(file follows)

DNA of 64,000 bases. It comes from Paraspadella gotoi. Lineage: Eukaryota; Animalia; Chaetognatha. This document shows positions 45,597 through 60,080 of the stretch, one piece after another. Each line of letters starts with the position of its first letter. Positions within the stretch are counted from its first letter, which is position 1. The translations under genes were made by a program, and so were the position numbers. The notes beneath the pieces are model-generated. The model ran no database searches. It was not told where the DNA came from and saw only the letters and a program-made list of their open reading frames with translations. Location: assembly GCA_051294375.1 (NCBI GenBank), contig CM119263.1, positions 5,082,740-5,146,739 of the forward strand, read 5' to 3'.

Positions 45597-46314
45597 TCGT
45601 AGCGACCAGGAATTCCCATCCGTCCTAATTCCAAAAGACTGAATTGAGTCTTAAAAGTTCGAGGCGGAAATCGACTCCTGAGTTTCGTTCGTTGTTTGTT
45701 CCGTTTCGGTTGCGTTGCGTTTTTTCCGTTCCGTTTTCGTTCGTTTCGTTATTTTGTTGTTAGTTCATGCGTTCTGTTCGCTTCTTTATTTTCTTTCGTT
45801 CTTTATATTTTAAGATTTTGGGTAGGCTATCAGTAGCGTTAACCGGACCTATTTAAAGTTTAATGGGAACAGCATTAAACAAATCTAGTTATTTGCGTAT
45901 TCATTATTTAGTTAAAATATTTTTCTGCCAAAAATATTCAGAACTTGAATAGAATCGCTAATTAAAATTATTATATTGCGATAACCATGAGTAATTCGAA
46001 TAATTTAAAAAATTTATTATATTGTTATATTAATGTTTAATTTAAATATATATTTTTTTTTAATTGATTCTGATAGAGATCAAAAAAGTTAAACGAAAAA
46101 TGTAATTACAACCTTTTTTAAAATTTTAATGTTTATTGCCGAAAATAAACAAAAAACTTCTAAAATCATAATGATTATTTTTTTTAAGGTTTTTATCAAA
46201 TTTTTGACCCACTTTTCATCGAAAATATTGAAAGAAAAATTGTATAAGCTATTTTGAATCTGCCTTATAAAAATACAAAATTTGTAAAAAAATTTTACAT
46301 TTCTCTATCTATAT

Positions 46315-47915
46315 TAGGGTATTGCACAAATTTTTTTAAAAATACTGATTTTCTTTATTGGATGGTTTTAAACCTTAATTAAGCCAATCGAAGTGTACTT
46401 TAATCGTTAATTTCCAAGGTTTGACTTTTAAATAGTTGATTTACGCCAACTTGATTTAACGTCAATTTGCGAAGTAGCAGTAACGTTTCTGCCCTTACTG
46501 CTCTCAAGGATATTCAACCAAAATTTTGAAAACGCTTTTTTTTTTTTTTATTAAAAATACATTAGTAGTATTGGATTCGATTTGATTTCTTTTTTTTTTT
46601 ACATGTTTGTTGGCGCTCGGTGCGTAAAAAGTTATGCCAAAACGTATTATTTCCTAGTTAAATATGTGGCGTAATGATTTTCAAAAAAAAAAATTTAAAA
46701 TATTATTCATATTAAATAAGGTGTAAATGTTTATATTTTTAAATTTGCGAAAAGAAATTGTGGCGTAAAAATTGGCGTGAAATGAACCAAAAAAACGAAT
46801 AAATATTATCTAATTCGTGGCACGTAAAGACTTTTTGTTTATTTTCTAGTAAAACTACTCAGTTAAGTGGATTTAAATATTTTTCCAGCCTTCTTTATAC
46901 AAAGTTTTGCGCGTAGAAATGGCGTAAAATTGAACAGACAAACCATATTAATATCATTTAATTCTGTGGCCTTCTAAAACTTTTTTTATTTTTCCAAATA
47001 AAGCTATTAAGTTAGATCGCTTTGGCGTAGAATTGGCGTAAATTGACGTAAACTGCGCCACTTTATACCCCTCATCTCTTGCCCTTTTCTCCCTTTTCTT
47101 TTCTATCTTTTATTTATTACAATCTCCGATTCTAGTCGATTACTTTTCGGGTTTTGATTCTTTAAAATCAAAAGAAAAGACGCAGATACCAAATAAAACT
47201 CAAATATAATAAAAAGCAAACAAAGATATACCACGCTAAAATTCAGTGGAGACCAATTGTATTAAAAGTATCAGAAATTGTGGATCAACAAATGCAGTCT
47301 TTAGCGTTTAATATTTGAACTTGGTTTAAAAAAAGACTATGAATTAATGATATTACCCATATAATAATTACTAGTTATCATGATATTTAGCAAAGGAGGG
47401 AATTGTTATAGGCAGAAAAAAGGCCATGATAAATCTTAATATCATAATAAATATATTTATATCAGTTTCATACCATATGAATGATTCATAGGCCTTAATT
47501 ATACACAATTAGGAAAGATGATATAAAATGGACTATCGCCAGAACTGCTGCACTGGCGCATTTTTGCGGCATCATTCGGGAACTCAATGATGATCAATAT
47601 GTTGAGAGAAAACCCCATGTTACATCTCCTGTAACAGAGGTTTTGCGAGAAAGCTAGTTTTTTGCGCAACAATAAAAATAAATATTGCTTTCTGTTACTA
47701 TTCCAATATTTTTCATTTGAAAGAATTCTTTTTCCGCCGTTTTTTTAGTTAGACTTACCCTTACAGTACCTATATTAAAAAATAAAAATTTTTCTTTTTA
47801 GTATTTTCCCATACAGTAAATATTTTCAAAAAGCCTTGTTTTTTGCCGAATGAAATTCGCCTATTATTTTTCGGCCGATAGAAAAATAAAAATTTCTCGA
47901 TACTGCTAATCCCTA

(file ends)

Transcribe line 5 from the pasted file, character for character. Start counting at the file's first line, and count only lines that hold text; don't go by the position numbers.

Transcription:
45701 CCGTTTCGGTTGCGTTGCGTTTTTTCCGTTCCGTTTTCGTTCGTTTCGTTATTTTGTTGTTAGTTCATGCGTTCTGTTCGCTTCTTTATTTTCTTTCGTT